Online Wars: Will AOL and CompuServe Become Obsolete?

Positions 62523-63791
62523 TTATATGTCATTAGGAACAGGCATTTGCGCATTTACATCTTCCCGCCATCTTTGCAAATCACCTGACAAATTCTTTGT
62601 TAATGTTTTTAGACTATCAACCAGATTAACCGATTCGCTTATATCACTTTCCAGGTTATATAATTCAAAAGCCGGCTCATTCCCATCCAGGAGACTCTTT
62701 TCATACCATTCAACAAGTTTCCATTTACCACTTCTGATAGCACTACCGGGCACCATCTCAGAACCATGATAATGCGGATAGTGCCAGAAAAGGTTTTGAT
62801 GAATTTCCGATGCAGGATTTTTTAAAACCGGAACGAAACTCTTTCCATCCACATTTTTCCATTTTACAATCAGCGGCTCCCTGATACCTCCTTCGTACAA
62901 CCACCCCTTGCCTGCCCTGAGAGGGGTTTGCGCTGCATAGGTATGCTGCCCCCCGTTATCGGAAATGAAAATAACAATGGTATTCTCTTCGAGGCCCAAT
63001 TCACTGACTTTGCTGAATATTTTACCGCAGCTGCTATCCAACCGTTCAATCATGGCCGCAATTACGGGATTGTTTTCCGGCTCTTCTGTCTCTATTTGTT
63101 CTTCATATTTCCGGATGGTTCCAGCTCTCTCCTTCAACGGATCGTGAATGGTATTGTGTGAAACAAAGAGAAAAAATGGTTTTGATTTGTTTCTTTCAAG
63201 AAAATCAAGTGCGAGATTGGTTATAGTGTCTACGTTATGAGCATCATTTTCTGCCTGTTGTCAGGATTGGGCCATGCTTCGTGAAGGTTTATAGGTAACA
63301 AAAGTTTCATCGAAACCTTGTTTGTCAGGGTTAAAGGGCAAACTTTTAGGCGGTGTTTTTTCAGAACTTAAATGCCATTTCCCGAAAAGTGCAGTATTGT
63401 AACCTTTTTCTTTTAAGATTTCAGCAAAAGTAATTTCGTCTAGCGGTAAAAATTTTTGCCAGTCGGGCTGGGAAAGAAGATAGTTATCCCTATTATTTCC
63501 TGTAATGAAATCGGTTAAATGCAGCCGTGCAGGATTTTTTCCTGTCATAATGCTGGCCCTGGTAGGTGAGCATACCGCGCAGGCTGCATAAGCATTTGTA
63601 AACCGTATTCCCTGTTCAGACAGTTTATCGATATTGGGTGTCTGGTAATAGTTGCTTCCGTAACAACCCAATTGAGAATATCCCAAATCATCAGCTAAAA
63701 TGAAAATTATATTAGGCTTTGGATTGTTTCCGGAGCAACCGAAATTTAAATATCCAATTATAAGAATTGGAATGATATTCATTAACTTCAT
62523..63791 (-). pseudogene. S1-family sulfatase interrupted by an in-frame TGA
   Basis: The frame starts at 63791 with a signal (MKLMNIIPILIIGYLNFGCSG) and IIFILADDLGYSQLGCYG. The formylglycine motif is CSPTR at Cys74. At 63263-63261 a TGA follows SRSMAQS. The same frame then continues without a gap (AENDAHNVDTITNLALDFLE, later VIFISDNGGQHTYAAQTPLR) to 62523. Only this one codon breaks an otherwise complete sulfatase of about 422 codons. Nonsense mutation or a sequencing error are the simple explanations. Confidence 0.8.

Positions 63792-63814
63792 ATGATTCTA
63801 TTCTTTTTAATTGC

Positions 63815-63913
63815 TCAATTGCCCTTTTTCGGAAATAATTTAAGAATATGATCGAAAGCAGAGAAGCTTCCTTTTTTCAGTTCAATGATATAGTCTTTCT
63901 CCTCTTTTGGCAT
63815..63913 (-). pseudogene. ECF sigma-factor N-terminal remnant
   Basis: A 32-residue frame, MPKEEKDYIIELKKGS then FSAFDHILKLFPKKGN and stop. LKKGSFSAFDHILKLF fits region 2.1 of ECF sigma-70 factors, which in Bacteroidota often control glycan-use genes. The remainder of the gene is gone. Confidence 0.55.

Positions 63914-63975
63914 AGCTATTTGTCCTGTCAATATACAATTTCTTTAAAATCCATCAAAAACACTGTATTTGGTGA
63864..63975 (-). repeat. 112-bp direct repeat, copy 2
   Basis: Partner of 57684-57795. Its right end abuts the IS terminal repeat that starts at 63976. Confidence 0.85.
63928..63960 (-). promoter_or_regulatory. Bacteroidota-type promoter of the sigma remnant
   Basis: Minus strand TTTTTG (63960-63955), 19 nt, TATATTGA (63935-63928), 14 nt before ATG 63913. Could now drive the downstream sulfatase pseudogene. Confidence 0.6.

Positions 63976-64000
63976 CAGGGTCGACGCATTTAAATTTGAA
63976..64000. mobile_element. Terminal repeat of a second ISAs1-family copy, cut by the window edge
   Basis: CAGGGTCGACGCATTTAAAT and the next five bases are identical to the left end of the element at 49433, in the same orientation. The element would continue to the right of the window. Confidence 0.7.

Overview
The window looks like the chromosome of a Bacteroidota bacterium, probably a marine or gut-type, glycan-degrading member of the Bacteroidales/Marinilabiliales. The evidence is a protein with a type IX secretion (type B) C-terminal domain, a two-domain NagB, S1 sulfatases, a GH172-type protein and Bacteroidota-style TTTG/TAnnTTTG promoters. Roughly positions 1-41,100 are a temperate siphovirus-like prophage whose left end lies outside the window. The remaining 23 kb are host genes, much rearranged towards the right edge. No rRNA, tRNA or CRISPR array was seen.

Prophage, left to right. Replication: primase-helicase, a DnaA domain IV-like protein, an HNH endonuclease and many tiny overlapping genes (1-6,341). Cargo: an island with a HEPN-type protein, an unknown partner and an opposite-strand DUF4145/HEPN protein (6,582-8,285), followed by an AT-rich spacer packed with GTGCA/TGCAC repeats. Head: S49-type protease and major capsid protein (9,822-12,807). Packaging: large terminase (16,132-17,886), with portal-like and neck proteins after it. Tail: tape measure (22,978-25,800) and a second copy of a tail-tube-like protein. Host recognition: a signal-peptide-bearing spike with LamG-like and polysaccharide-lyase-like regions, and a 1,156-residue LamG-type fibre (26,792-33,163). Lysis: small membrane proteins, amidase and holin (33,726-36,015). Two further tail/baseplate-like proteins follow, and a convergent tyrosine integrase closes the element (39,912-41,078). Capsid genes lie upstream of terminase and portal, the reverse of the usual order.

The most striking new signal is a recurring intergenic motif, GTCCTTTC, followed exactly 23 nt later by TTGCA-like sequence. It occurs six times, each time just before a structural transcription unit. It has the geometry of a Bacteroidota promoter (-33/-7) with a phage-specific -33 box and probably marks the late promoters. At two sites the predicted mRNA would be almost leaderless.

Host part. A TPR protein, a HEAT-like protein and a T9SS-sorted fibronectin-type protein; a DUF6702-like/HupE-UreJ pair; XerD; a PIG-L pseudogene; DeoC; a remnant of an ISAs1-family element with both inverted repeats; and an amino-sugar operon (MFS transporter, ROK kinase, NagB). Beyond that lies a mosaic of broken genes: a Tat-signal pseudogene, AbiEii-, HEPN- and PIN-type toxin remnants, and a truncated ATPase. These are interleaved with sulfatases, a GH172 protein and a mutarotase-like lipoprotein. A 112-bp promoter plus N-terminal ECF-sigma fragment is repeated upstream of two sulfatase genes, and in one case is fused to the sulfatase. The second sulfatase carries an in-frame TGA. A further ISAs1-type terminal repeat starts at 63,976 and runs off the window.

The movers and shakers behind AOL and CompuServe, today's hottest online services, have got to feel like they popped open a fortune cookie -- and these folks can afford the best take-out -- only to be confronted with that cheeky Chinese curse, "May you live in interesting times." For as much money as can be made running an online service in this modem-crazy climate, these times are so excruciatingly "interesting" that it's a wonder online execs have any hair. Sure, revenues are fat, business and consumer interest is through the roof, and everyone who's anyone has an E-mail address.But how long is this roller coaster ride going to head straight up? "The online services... are enjoying the most transitory of successes," wrote Stephen Levy in the January 22 issue of Newsweek. "Everyday the Net gets closer to filling its ambitious promise, their clocks tick closer to midnight." Online, the key word for the past few years has been Internet access. All the services scrambled to be first to provide the full menu of Net offerings like World Wide Web access, Internetwide E- mail, and those saucy, thought-provoking Usenet newsgroups.Delphi had the lead for a bit, but (yawn) who remembers Delphi? Prodigy rushed to the forefront with the first Windows-based online service Web browser, but has still had a tough time, beset by layoffs and the eagerness of Sears (which co-owns the service with IBM) to kick it to the curb.Many online services are finding it's transform-or-die time. Apple announced plans to pull its eWorld online service this month, and AT&T already dumped plans to fully open the Interchange online service it bought from Ziff-Davis. These two, plus Microsoft's slow starter MSN, are reportedly to re-emerge as giant Web sites. But even services which have ridden the roller coaster to meteoric success like America Online and the more staid CompuServe (each has managed to keep the new member signups rolling in) have reason to worry about the future.These guys owe their bursting bank accounts at least in part to the fact that they offer a fairly simple interface to the Internet for online newbies who don't want to study Unix or figure out what in hell a Winsock is. That gives AOL and CompuServe a nice edge so long as folks stay computer illiterate -- or until someone else makes Web access software that's even easier to use. Plus, there's the very real truth that access to the Net via the gateways provided by the online services can get mighty slow, because users are competing with many others in accessing the main service itself.Take into account that companies like Pipeline or Netcom offer cheaper Net access than AOL or CompuServe, and one starts to realize that the services on top right now may be balancing a bit precariously on their pedestals.And it all got more interesting with the recent news that AT&T will offer Net access at prices comparable to that of Pipeline or Netcom to its customers, starting in mid-March.In response America Online president Ted Leonsis was quoted in the online publication Simba Media Daily as saying that the introduction of AT&T into the fray will force online services to focus on marketing and content rather than Internet access. Prodigy CEO Ed Bennett insisted that the race isn't about technology or software anymore, adding, "We're right in the middle of marketing wars," according to the same Media Daily piece.AT&T has finally delivered the long-expected wakeup call to the online services, announcing that someone else can possibly deliver Net access better and cheaper while marketing to an enormous population -- its phone-service customers, who will be offered the convenience of one service, one bill. The result is that AT&T may become the leading Internet access provider within months. The message for the existing providers? It's time to concentrate again on what makes each online service a special social and educational community -- that's what gave each service its unique identity before the Net wars -- and not on which has the best Web browser.If there's a safe prediction to be made here, it may be that we'll see online services begin to act more and more like television networks, marketing and media-spinning aggressively while trying to make "stars" out of special areas and personalities online. The financial "Motley Fool" area on America Online is already getting some mainstream name recognition, and its "NetGirl" Nancy Tomaisitis is seen frequently commenting on TV shows covering online content.Are these positive developments? That's open to interpretation. Certainly, online content will become increasingly mainstream. We'll probably find less tech support and debates on computing ethics in the online future, and more Friends forums. Techno- heavy CompuServe may either have to redefine itself as the one true online technical channel or blindly immerse itself in the "average Joe" arena in order to survive.People like me who do tech support on the online services have already seen the rise of the "remote control" generation in cyberspace. People don't want to learn how to do something, they just want to click and have it done for them. So whatever content these services do provide will have to be very, very easy to use and delivered fast, or members will just click to another channel or service.Who knows? One day very soon, someone may become an overnight gazillionaire just finding a way to build an interface through which one can one-stop-shop through all the online services much like channels on a cable system. You'll be able to scan the hot chat rooms on America Online while playing DOOM with a buddy on CompuServe.But competition is bound only to stiffen later this year, when Time-Warner is set to debut its high-speed LineRunner cable-modem online service in Ohio. Considering that LineRunner can reportedly be accessed at speeds up to 100 times that of traditional telephone modems, AOL and CompuServe need to build some fast lanes, or prepare to eat some dust. Vroom!